62. By adopting Euro 6/VI vehicle emission standards, countries can achieve singificant reductions in the emission of pollutants like fine particulate matter (PM2.5) and subequently reducing the reated health impact i.e. ischemic heart disease, lung cancer, stroke, and asthma. Light-duty vehicles (3.5 tons or below) in PRC are since January 2021 required to meet PRC 6a standards effective January 1, 2021. Effective July 1, 2021, heavy-duty vehicles also are also subject to PRC 6a standards. PRC 6b emission standards, scheduled for introduction in 2023, targets reductions of 50% for hydrocarbons, 40% for NOx and 33% for PM over Euro 6 levels (MEE, 2017). Cambodia targets “10 ppm sulphur levels in fuel by 2024, Euro 4 in 2022, and Euro 5 in 2025” according to the UNEP PCFV database (UNEP, 2021b). The Malaysian Government introduced the Euro-5 standards as the Malaysia Petrol Standards and Diesel Standards in April 2021. (MSJCE, 2018). In Viet Nam, new assembled or imported cars need to comply with Euro 5 standards from January 1, 2022. The Ministry of Transport is requested to urgently develop a national programme to develop means of environmentally-friendly transport and public transport (Government of Viet Nam, 2015). India in its National Clean Air Programme states as target for 2024 “20–30% reduction in particulate matter concentrations from 2017 baseline” (MOEF, 2019). Thailand in its Country Report for the 11th Regional EST Forum states target for 2026 as “Euro 5 emissions standards for passenger cars by 2023 and buses and trucks” (Government of Thailand, 2018)

Theme 7: Road Safety

63. The SDGs consider road safety a prerequisite to ensure healthy lives, promote well-being, and make cities inclusive, safe, resilient, and sustainable. The road safety landscape varies significantly among countries and regions. However, overall, the emerging pattern reveals — growing traffic crash fatalities in developing countries while reducing in upper-middle and high-income economies. Globally, road traffic crashes kill more than 1.35 million people every year, with over 90% of these fatalities occurring in low- and middle-income countries. The road safety related SDG related target is:

Road safety Indicators

A. Road Crash Fatalities

Figure 34: Annual growth rate of road crash fatalities, Asian Transport Outlook Database indicators: RSA-RSI-003 (WHO, 2021a)
Figure 35: Average cost of fatalities and serious injuries as share of GDP, 2016, Asian Transport Outlook Database indicators: RSA-RSI-012 (World Bank, 2019)
Figure 36: Share of road traffic deaths by road user, Asian Transport Outlook Database indicators: RSA-RSI-004 to 008 (WHO, 2021c)
Figure 37: Share of national infrastructure with 3 stars or higher for each user, IRAP (2020)

Illustrative Policy Initiatives on Road Safety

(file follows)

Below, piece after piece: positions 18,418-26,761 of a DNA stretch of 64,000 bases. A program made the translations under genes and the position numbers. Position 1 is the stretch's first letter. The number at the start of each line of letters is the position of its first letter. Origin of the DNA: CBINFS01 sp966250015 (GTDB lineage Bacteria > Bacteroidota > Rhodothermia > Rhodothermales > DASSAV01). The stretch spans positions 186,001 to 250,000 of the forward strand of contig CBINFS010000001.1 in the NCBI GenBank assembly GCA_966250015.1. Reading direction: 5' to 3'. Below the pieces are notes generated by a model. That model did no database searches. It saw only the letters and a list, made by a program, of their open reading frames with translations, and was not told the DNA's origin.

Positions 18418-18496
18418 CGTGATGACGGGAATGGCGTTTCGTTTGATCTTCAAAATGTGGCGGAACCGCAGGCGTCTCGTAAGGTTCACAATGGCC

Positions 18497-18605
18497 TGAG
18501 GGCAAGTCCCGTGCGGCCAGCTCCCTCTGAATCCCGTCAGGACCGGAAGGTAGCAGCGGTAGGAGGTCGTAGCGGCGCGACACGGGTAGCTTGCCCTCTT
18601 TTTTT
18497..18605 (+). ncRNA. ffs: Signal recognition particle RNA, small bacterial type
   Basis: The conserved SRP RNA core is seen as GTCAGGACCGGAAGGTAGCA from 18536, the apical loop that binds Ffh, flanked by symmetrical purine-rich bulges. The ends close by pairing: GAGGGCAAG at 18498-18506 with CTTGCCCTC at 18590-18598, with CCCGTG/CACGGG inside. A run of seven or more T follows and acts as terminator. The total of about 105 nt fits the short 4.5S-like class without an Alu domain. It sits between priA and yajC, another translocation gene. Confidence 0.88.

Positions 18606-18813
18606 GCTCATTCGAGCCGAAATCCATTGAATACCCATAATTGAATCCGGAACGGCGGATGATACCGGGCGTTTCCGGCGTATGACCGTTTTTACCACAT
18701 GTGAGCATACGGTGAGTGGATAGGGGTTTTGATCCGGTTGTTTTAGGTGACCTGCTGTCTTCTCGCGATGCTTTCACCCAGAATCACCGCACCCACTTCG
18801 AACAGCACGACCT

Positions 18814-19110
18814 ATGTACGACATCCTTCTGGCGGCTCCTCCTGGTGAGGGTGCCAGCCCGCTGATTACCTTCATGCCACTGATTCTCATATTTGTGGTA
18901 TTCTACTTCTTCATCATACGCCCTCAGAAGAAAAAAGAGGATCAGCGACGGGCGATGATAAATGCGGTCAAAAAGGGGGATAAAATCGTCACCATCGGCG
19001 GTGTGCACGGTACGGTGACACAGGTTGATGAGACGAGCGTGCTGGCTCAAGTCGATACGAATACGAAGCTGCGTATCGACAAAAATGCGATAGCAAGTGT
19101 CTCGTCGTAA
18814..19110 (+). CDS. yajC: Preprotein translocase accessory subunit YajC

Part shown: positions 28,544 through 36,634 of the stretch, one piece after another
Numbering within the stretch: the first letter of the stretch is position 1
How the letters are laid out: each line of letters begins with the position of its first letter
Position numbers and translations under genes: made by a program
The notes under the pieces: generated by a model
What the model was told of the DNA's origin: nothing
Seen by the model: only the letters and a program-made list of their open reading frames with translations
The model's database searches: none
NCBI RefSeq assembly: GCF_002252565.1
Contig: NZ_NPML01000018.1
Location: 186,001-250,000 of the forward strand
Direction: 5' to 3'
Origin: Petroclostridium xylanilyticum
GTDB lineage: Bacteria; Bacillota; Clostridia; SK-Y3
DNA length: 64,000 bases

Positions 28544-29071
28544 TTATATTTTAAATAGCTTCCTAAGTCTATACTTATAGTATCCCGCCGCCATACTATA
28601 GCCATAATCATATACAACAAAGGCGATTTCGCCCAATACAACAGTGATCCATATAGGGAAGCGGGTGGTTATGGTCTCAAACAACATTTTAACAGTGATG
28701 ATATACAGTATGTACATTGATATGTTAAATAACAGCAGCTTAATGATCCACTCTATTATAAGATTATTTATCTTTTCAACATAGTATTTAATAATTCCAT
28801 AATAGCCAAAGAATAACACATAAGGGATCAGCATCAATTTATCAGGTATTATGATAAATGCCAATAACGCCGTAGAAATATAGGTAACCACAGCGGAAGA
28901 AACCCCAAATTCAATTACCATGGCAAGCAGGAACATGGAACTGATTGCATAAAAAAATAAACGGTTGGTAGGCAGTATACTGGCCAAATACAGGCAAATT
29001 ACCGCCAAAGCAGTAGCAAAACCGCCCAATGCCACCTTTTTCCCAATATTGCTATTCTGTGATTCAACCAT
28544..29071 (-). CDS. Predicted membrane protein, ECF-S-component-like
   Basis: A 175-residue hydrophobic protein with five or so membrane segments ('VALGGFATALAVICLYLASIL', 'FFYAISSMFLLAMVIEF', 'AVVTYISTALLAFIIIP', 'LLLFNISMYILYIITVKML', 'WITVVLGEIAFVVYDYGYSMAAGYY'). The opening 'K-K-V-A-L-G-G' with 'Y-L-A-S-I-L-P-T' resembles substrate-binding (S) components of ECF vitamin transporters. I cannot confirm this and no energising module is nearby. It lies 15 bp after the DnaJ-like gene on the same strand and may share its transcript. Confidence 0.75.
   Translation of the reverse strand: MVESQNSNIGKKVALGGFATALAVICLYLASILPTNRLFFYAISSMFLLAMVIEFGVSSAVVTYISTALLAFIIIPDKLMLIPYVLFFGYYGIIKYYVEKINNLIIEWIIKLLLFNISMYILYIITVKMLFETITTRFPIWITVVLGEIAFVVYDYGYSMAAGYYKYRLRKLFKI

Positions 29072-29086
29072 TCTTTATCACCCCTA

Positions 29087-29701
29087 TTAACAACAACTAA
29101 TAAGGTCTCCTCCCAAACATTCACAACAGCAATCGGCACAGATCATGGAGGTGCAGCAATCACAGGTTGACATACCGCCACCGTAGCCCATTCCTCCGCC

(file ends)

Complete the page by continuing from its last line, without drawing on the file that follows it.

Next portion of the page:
69. Australia in its Draft National Road Safety Strategy (2021–2030) targets for 2030 that “Fatalities per capita reduced by 50%; serious injury per capita reduced by 30%” (ORS, 2021). Bangladesh in its 8th FYP (2020–2025) aims to reduce by 2025 the number of fatalities due to road traffic accidents on national highways by 25% (Bangladesh, 2020). Brunei Darussalam in its Road Safety Strategic Plan 2025 states the 2025 vision “Zero road accident fatalities” (NRSC, 2020). Russian Federation has a 2030 “Zero road traffic fatalities” target (Stroyinf, 2018). New Zealand plans that the implementation of its Road Safety Strategy (2020–2030) will result in 750 fewer people would be killed and 5,600 fewer would be seriously injured over the next ten years” (MoT, 2019). Tonga in its Strategic Development Framework (2025) plans to equip 89% of highway, trunk and feeder roads with safety signs (Government of Tonga, 2020).

Summary

70. Overall It is difficult to accurately assess progress on the majority of the transport related SDG goals as they are vague and lack quantificated targets. The use of phrases like “increase substantially”, or “double the share” is not helpful in this regard. Also, most of the indicators indicate what needs to be measured but do not provide a desired performance level.

Table 2: Regional summary stating progress in terms of achieving SDGs

References

Asian Development Bank (ADB). 2021a. Asian Transport Outlook Data to Support Larger and More Sustainable Transport Sector in Asia. https://www.adb.org/news/asian-transport-outlook-data-support-larger-and-more-sustainable-transport-sector-asia

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Asian Development Bank - Transport

Asian Development Bank - Transport

Supporting the development of low-carbon, safe, accessible and affordable transport systems for Asia and the Pacific. Follow for #sustainabletransport insights